A system of physical chemistry - Index of


A system of physical chemistry - Index of


divides the line connecting the nuclei. If we consider a neutral system,

containing two nuclei carrying large charges, in the stable configuration

the greater part of the electrons must be arranged round each nucleus,

approximately, as if the other nucleus were absent ; and only a few of

the outer electrons will be arranged differently, rotating in a ring round

the line connecting the nuclei. This ring which keeps the system

together represents the chemical bond.

Systems Containing Few Electrons ; the Hydrogen Molecule.

As already stated, the neutral hydrogen molecule consists of two

similar nuclei each carrying unit charge e with two electrons rotating in

a ring between the nuclei. Denoting the radius of the ring by a, and

the distance apart of each nucleus from the plane of the ring by b, we

get from equation (8), on putting N = i, and n = 2—

From (11) we get further—

Fo = ^^~

3 '

= 1-049.

From (9) and (10) we get— denoting the values of a, w, and W for a.

system consisting of a single electron and single nucleus {i.e. the

hydrogen atom) by ag, a>o, and Wo—the following values for the hydrogen

molecule :— a = o*95ao; w = I'low^, ; W = 2-2oWo.

Since W is greater than 2W0, it follows that two hydrogen atoms

combine to form a molecule with emission of energy. That is a

hydrogen molecule dissociates with absorption of energy. This is in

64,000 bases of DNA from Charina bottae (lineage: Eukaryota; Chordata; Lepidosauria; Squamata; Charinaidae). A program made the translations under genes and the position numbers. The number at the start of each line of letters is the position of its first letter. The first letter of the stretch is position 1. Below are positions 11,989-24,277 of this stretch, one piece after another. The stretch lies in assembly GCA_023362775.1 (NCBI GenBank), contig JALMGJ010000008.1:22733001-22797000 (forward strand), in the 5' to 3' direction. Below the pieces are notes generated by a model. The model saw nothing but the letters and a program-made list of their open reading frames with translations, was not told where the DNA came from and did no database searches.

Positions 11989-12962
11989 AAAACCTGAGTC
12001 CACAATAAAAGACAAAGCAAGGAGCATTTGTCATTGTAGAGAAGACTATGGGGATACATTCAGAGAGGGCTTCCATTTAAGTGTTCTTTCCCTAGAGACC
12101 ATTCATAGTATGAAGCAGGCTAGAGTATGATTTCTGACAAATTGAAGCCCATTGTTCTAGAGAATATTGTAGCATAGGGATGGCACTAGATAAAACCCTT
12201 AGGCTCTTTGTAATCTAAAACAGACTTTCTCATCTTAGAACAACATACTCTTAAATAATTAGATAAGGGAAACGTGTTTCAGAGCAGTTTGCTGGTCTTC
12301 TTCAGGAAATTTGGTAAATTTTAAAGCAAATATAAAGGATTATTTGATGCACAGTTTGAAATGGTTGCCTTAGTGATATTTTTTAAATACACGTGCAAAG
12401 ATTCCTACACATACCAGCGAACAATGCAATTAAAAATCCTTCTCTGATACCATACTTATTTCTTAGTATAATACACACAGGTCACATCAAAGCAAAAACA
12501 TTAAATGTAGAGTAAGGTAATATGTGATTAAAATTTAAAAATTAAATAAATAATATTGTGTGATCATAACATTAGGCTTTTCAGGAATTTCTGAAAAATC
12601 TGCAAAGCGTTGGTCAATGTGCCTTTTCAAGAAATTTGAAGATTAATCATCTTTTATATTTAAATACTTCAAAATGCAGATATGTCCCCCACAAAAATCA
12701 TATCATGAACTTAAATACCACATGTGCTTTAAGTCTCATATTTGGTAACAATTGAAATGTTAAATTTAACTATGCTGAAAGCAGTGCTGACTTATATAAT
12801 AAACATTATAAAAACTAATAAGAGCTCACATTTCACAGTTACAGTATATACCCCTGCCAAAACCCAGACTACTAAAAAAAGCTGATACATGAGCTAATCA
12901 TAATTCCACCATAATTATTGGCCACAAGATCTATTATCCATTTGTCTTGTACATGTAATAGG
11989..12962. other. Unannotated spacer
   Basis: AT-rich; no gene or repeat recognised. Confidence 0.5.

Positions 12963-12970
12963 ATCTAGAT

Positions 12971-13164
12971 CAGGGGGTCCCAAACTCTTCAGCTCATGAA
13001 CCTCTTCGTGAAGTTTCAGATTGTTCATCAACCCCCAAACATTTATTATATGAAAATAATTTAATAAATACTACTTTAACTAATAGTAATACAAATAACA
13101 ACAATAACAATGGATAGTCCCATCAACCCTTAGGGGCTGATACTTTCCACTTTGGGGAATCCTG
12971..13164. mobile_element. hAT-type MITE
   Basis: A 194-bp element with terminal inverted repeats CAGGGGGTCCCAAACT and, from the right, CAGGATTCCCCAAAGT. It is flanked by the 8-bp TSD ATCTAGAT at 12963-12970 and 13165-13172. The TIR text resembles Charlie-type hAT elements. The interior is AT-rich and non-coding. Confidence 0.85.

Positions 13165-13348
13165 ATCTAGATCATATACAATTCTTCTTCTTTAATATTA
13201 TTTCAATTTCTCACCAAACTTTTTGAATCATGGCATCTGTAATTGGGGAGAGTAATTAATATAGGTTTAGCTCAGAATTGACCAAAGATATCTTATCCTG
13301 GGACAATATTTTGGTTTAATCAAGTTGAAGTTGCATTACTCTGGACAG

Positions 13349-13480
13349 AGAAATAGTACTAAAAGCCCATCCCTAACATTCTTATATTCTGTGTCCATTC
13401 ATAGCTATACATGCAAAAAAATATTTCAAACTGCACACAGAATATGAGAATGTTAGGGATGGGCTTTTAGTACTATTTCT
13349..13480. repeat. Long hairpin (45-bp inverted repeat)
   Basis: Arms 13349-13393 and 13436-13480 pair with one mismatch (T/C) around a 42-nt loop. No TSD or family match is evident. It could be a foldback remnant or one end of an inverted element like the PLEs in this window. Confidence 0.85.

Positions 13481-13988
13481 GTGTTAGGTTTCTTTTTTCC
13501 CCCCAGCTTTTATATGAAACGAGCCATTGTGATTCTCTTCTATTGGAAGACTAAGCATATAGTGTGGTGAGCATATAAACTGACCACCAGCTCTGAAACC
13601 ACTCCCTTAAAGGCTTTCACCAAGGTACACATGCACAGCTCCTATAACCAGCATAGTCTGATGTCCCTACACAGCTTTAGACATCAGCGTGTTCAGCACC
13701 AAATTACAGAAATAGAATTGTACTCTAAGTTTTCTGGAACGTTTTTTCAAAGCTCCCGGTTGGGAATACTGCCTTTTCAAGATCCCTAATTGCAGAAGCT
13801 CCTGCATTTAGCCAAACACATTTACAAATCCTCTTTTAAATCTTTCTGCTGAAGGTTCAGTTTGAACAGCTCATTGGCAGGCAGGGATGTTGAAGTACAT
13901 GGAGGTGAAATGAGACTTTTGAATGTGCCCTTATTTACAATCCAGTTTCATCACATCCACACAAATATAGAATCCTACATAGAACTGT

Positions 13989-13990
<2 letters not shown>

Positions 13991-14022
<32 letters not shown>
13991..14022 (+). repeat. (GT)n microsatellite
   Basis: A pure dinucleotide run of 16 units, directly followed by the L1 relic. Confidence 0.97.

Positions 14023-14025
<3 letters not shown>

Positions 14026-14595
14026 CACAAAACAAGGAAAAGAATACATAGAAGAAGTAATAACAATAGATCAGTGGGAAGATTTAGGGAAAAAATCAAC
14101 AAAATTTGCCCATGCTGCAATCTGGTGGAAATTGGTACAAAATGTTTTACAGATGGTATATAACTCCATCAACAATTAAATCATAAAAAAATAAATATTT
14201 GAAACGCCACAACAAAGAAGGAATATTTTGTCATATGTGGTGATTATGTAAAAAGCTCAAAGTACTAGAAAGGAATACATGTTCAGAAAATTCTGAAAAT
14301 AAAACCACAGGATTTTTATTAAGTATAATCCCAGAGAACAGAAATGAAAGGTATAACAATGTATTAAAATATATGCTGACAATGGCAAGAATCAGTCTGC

agreement with -experiment. Putting Wo = 2*0 x io~^^ erg, and

No = 6'2 X 10-^, where No is the number of molecules in one grammolecule,

we get for the energy emitted during the formation ot one

gram-molecule of hydrogen from two gram-atoms, the quantity

No(W - 2 Wo) = 2-5 X 10^- erg, or 60,000 cals. This value is of the

correct order of magnitude, the value observed by Langmuir being

approximately 80,000 cals.

In considering displacements of electrons perpendicular to the plane

of the ring, we have seen that the molecule will become unstable unless

when N = i,«=2or3. Hence if we remove one of the two electrons

from the hydrogen molecule the whole system will become unstable

and will break up into a single nucleus positively charged and

a neutral hydrogen atom. This process corresponds to the change

from a stationary state represented by the complete neutral molecule

and a second stationary state represented by the dissociated molecule.

On Bohr's theory when such a change takes place from one stationary

to another there is involved homogeneous radiation of frequency v, the

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